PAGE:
MOST Applications

The applications below show simple MOST devices. They are the basic building blocks that can be used by more complex devices such as audio and video sources, consumer interfaces, video displays and amplifiers and other devices used to implement sophisticated information and entertainment systems. Consumer devices always have analog interfaces in addition to a changing variety of digital interfaces. These applications also provide the most flexible way to connect external devices to an on-board network.

Analog Audio Gateways

The simplest MOST applications consist of analog audio gateways. A simple Digital-to-Analog Converter (DAC) can be connected to a MOST transceiver to drive a speaker. A Human Machine Interface (HMI) sets up the MOST transceiver to receive data from a specific channel and the transceiver drives the DAC clock based on the timing provided by the network timing master. Since both the receiver and the sender of the data are running off the same clock, no special buffering or processing of packet information is required. The MOST transceiver even provides industry-standard to connect to off-the-shelf DAC's from many manufacturers.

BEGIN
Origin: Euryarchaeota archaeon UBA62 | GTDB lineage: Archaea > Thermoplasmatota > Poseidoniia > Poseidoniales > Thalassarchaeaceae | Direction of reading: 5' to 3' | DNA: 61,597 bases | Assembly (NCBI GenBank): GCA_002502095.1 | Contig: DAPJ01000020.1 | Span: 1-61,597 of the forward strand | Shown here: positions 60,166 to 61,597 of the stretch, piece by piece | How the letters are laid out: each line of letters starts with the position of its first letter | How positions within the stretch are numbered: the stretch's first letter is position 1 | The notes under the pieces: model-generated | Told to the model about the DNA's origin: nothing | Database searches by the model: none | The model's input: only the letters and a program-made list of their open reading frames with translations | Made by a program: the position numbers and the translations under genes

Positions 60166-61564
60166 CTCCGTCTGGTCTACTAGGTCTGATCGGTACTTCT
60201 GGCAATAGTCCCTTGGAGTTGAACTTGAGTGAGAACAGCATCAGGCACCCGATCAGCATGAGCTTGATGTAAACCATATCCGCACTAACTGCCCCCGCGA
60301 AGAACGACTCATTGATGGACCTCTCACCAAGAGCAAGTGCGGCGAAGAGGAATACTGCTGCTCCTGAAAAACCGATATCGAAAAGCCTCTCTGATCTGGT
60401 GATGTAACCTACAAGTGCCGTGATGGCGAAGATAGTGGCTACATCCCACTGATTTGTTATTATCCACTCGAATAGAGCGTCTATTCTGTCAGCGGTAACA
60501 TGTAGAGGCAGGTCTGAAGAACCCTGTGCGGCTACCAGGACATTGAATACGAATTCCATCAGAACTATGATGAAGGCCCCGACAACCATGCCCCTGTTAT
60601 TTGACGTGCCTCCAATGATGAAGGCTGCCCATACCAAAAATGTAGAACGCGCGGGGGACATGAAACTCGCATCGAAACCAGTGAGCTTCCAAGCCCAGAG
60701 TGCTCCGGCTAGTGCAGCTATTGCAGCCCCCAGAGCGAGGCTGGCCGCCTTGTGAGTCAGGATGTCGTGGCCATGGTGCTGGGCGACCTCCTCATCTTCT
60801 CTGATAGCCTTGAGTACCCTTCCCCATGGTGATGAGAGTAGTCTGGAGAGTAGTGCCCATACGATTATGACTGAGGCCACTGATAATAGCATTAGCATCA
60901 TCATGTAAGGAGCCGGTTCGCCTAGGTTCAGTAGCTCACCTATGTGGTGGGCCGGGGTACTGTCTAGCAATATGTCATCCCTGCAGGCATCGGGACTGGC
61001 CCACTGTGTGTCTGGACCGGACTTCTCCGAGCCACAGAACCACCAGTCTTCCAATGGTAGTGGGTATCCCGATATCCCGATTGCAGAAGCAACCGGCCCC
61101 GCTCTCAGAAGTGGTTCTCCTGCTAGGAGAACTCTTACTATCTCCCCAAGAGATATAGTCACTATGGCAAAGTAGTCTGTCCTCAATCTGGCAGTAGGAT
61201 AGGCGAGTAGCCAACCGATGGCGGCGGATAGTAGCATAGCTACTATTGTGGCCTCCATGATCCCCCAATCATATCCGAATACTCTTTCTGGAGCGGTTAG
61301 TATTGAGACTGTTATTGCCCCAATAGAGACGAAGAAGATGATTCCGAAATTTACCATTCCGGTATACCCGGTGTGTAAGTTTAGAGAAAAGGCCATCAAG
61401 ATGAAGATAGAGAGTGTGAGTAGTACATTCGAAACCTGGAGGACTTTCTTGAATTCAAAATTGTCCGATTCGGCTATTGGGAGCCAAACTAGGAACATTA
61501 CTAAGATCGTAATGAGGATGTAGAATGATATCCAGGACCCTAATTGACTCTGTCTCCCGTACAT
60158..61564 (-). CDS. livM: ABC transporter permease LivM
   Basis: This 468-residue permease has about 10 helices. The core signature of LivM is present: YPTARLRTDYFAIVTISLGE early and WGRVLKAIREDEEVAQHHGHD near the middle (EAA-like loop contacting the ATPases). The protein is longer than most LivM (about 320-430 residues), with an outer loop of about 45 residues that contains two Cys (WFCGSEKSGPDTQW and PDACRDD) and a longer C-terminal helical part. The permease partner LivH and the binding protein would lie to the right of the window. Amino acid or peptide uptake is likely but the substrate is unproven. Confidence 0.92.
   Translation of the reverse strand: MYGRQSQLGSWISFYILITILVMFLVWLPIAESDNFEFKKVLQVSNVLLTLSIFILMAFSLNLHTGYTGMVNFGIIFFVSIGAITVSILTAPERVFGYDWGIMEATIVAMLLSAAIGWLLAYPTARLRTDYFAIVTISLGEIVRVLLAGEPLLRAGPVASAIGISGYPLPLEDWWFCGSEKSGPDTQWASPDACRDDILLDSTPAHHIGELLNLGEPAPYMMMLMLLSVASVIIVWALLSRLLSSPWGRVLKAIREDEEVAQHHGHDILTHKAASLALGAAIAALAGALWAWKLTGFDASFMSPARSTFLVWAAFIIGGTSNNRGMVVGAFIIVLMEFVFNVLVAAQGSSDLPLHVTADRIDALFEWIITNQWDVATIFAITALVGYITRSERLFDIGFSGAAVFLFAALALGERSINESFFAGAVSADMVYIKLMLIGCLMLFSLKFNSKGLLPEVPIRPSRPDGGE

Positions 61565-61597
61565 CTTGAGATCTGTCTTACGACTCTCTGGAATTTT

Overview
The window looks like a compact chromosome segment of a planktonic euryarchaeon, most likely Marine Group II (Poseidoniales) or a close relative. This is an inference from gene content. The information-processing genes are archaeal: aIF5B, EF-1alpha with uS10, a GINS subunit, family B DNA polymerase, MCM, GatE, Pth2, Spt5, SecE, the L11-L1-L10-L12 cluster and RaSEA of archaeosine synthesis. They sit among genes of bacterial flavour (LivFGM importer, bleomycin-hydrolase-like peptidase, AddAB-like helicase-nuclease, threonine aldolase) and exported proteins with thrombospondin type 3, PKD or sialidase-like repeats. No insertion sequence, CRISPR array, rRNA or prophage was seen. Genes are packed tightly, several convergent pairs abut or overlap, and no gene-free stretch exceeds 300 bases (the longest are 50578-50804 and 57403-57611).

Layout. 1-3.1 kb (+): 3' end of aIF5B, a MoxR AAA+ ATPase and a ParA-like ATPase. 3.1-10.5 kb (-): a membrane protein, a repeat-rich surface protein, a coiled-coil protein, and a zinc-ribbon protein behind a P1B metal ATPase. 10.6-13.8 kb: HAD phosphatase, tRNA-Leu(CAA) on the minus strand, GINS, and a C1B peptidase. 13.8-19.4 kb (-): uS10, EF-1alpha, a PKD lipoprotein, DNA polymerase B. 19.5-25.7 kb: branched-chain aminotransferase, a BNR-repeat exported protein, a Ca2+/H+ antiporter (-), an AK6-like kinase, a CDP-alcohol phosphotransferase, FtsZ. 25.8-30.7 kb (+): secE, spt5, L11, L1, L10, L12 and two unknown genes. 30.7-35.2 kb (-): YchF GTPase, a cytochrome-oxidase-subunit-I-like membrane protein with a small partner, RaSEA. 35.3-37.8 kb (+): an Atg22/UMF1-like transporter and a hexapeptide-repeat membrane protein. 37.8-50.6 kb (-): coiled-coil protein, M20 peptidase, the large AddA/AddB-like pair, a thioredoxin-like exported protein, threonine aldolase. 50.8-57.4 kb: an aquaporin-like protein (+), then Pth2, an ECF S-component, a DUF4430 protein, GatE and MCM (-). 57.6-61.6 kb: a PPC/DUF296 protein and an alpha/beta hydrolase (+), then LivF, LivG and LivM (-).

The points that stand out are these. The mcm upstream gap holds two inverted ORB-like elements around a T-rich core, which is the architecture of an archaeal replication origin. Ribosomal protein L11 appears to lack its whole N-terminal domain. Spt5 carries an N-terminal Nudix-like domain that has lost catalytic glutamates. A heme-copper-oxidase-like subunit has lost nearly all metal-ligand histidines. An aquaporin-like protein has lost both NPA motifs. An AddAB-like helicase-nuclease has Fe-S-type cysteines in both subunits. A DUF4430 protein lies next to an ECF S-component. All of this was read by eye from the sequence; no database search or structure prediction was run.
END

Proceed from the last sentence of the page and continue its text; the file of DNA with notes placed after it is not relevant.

A microphone can be connected to an Analog-to-Digital Converter (ADC) that in turn connects directly to a MOST transceiver. The HMI sets up the communication channel and the ADC just streams its data to the MOST transceiver.

Analog Video Interface

Video sources can be easily connected to a MOST network by using a video ADC and MPEG encoder that digitizes the video source and places it on the network.

Digital Video Display Interface

The video signals previously captured can be decoded by a video display interface. This interface could even take care of any copy protection mechanisms that were used if the data came from a DVD.

In addition, MOST provides for encapsulating the content stream using Digital Transport Content Protection (DTCP). DTCP is a technology approved by many content owners for protecting commercial audio and video material.

Consumer Device Gateway

Rapidly changing technologies can be decoupled from a stable backbone that transport A/V information and control by building gateways to connect the two.